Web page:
ALL Level 1 officials under the age of 18 by July 1 of the current year will be required to have a parent or guardian attend a short session at the beginning of the seminar. This meeting will outline how to become an official, how to get games, what to do if you have a problem with fans, and the responsibilities of the on-ice official.

FIRST: Register with USA Hockey on-line

*You must first be registered with USA Hockey as an official before you may register with IHOA.*

SECOND: Register on-line for an IHOA SEMINAR

***Registration will open Wednesday, July 7, 2021 @ 8:00 AM***

 

If you have any other questions about seminars, that are not found on the FAQs page, or the registration process (name changes, registration account mistake, etc…) please contact the IHOA Registrar for the State of Illinois: Dave Zednik registrar@ihoa.com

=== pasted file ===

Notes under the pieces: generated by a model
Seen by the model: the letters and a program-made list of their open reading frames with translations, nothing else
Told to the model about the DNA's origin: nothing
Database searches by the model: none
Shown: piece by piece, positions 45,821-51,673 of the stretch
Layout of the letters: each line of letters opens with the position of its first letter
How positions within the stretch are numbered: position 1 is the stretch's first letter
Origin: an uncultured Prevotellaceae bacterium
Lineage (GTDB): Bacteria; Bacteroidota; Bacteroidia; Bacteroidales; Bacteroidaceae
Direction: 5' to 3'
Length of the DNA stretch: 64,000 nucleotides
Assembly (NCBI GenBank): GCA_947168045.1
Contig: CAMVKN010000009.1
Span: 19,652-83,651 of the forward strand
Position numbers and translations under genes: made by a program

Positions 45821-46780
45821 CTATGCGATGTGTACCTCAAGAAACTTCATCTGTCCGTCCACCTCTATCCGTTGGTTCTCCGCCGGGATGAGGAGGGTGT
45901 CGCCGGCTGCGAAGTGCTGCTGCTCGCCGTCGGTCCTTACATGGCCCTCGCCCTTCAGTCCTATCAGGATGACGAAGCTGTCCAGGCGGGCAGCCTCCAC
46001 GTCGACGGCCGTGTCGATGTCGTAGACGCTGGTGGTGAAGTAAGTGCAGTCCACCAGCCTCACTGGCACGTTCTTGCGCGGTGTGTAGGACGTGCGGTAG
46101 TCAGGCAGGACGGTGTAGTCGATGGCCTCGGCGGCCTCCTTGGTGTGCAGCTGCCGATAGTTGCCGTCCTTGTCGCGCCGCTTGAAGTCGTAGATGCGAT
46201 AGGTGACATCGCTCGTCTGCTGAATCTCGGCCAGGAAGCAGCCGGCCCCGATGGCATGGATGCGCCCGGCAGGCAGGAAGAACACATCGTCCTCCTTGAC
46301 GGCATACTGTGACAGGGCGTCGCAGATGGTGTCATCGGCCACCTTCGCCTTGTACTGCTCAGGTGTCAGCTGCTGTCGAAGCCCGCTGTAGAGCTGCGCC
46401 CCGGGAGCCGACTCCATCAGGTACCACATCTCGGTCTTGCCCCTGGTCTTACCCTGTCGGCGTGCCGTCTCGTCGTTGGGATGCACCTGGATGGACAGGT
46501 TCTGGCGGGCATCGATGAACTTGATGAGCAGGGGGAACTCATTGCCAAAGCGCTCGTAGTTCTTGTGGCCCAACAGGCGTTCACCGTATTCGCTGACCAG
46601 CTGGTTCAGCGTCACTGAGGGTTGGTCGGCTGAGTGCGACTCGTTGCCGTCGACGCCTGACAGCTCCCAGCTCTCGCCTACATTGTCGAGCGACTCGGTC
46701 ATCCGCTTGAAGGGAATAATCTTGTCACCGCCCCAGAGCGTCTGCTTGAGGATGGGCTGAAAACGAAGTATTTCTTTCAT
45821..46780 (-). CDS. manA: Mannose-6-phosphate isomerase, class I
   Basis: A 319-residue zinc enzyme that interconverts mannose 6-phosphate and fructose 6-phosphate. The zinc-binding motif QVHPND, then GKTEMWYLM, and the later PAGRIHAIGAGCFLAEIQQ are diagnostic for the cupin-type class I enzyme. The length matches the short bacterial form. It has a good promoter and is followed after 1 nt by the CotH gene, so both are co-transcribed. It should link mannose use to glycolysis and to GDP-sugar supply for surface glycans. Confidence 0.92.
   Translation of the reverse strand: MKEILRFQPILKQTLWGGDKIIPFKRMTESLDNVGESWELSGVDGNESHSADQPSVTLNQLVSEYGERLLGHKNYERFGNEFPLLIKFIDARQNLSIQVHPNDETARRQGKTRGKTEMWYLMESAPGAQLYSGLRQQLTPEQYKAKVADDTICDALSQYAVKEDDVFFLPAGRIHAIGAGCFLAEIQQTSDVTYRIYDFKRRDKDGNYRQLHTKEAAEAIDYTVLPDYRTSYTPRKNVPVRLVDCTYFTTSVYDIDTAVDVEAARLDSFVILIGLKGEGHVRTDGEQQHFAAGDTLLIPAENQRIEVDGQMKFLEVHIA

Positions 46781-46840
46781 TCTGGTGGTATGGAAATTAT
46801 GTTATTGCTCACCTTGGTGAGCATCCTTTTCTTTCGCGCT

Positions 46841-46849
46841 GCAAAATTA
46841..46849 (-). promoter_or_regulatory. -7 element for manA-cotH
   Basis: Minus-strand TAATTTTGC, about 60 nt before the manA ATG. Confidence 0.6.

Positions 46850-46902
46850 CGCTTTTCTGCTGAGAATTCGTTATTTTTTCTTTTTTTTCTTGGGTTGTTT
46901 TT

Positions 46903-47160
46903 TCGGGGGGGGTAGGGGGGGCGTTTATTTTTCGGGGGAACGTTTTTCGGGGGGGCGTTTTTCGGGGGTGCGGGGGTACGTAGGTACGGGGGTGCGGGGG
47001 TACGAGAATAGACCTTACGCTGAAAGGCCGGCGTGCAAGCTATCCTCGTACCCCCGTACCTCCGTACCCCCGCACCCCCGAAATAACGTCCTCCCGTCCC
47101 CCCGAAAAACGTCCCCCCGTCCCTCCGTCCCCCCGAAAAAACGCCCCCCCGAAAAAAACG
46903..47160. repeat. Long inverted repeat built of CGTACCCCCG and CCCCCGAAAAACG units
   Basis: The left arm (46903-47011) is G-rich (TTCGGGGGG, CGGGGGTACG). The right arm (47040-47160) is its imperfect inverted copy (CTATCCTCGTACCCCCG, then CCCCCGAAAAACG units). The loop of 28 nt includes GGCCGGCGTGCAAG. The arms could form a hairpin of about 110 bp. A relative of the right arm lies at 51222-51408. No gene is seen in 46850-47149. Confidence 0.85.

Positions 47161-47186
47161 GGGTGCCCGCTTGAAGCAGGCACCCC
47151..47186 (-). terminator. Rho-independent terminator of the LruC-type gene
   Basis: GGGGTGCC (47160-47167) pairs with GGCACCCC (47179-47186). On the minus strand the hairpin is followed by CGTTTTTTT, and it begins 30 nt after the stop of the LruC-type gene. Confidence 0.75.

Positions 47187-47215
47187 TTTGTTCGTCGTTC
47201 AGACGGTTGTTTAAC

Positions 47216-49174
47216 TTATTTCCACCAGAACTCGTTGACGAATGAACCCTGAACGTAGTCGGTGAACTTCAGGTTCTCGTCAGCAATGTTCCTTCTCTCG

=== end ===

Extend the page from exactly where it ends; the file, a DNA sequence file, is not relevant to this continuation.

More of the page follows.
2021-22 Hockey Season Registration

The 2021-2022 hockey season is fast approaching and when the hockey season begins it is anticipated that youth and adult games

will be USAH and sanctioned with no Illinois Department of Public Health restrictions.

The only way to work sanctioned games is to be completely registered.

USA Hockey registration opened June 1st

IHOA registration will begin on July 6th

Seminars will be starting soon after that.

Level 1 seminar: A hybrid of virtual and on-ice with ALL safety practices in place

Levels 2, 3, & 4 seminars: All via Zoom

It will be in your best interest to have your seminars and USA Hockey requirements completed as soon as possible

When competitive play begins, you will be ready to hit the ice skating.

Let us look forward to a healthy and great hockey season.